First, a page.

Apartheid Profits

Archival documents related to our research for Apartheid, Guns and Money

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Apartheid, Guns and MoneyDeclassify the Department of DefenceUncovering the Reserve Bank’s SecretsDeclassified series

While researching Apartheid Guns and Money: A Tale of Profit, Open Secrets collected approximately 40,000 archival documents from 25 archives in seven countries containing damning details of the individuals and corporations that propped up apartheid and profited in return. Many of these documents were kept secret until now, and most remain hidden despite South Africa’s transition to democracy.

This page is a repository of all the documents made public by our research into Apartheid profiteers.

The Open Secrets Collection

Wits University Research Archive

The Open Secrets Collection is a digital collection which has been arranged according to the location of information acquired in the process of research for the book, Apartheid, Guns and Money. The collection was originally housed at the South African History Archive (SAHA) and later donated to the University of the Witwatersrand University Research Archives.

Wits University Archive

Declassify the Department of Defence

PAIA DoD: A victory for secrecy, is a loss for truth and justice

For ten years, the South African department of Defence has been delaying its constitutional duty to release declassified documents to Open Secrets researchers. The documents were requested in 13 September 2013, but through obstructive behaviour including refusing to abide by a 2021 order of court the DoD has not complied with this information request. Should the DoD win in its efforts, it will be a victory for secrecy. 

It is telling that one of the DoD’s arguments for why it cannot release the documents is because of a secret agreement entered into between the apartheid state of South Africa and the apartheid state of Israel. It’s a travesty that our democratic government is protecting the secrets of apartheid states.

PAIA DoD Recission Application 23 July 2021

Uncovering the Reserve Bank's Secrets

In August 2014, the South African History Archive (SAHA), in consultation with Open Secrets, made a PAIA request to access documents held by the South African Reserve Bank (SARB).

SAHA’s PAIA request to the SARB were for records of eight individuals which the SARB had investigated. These individuals had either worked for the apartheid state, allegedly provided services such as the busting of United Nations sanctions, or stand accused of other financial crimes. The eight individuals are: Giovanni Ricci, Fanie Botha, Paul Ekon, Craig Williamson, Wouter Basson, Vito Roberto Palazollo, Jan Blaauw and Robert Oliver Hill.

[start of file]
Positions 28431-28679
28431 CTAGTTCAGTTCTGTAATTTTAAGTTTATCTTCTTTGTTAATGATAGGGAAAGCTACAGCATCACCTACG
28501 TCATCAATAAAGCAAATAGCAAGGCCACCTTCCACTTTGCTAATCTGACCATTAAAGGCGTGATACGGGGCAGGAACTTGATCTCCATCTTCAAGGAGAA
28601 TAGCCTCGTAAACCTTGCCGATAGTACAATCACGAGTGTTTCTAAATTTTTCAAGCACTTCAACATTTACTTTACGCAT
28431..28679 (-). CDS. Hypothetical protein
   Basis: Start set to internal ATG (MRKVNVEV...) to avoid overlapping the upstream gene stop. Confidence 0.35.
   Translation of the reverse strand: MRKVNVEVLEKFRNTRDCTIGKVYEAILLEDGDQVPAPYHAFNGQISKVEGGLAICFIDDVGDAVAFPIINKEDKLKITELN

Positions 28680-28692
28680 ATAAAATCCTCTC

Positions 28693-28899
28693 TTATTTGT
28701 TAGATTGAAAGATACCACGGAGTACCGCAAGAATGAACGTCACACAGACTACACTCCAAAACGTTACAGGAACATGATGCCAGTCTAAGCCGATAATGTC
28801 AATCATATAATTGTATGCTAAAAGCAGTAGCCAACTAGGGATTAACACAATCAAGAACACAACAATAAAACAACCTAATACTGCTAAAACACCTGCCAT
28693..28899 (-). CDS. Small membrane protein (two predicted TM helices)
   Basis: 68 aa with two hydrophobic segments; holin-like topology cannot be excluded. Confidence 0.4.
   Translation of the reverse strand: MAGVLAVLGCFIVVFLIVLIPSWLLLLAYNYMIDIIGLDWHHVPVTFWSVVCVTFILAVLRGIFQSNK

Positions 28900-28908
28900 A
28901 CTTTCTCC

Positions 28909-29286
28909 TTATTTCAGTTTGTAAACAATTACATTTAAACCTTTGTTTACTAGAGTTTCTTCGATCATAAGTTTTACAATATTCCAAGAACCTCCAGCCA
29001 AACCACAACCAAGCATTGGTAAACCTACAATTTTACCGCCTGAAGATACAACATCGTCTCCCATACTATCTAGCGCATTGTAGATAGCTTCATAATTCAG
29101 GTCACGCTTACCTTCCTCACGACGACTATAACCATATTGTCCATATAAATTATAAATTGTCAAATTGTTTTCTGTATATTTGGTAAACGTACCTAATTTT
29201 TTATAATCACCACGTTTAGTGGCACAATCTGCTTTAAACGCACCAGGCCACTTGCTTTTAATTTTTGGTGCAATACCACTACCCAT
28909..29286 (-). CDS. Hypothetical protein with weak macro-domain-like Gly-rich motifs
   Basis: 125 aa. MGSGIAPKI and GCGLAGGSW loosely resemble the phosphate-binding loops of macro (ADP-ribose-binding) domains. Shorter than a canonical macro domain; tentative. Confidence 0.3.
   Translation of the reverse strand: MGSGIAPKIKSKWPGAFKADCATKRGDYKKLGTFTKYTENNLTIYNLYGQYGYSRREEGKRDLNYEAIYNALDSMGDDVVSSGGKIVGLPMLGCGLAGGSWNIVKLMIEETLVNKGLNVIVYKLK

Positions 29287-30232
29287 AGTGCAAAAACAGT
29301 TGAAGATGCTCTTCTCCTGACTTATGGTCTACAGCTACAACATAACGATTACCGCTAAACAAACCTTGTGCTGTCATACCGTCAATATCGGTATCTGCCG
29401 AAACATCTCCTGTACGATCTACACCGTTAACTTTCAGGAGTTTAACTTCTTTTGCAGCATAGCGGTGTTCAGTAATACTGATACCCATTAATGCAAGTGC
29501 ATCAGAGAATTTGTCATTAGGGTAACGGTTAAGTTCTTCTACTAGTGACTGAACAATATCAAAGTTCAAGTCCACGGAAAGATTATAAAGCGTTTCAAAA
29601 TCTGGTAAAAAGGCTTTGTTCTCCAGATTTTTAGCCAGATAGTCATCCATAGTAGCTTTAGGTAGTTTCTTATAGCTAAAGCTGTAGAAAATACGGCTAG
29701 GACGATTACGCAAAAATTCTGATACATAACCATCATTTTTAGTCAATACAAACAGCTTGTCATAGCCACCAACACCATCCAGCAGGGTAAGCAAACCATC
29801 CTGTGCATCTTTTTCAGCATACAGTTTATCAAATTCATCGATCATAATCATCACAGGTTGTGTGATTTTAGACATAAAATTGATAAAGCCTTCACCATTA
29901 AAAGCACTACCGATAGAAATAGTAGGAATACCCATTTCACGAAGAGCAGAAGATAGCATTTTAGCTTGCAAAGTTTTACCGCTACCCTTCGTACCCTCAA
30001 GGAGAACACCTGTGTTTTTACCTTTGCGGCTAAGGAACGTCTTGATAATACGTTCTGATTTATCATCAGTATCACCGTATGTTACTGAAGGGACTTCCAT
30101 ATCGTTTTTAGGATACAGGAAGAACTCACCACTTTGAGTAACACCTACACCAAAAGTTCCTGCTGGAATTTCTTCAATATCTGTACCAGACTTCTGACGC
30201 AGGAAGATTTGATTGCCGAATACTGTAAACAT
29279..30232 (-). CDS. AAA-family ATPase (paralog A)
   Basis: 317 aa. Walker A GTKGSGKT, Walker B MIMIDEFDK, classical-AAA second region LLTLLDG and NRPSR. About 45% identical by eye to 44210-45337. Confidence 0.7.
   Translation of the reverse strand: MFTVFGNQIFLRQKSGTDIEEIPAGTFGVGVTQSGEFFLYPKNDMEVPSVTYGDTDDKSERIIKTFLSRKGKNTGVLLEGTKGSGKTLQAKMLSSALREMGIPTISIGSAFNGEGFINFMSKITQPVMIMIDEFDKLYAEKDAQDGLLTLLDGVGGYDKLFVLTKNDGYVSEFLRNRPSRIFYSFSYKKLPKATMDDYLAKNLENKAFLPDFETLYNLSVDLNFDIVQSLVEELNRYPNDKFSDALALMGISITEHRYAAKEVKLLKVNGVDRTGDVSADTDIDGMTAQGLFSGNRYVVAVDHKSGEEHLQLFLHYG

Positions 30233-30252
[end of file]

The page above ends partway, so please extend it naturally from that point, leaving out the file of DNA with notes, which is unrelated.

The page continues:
SARB took 14 months to formally refuse SAHA’s request, despite the legally mandated 30-day deadline. The Bank argued, amongst other things, that releasing the documents threatened confidentiality and posed a risk to South Africa’s economic interests.

SAHA launched a court action in 2016 to ask the South Gauteng High Court to direct SARB to release these records, due to their public interest importance. In March 2020, the High Court ruled against SAHA, making an astounding cost order of R2.7-million which served to not only potentially bankrupt SAHA but also had the chilling effect to put all civil society organisations at risk of punitive costs if they fought the State in court for access to information records.

In 2020, SAHA appealed the South Gauteng High Court judgement at the Supreme Court of Appeal (SCA). This time, SAHA was victorious. In its judgement in May 2020, the SCA described the SARB’s approach to withholding  records on entirely spurious grounds as ‘redolent to the dark days of apartheid where secrecy was routinely weaponised against a defenceless population’.

In April 2021, after a 8-year battle, the SARB finally released the records of Jan Blaauw and Vito Palazzolo to Open Secrets. This is the result of a precedent-setting legal action that ensured the right of all South Africans to access information in the public interest.

Palazzolo filesBrigadier Blaauw files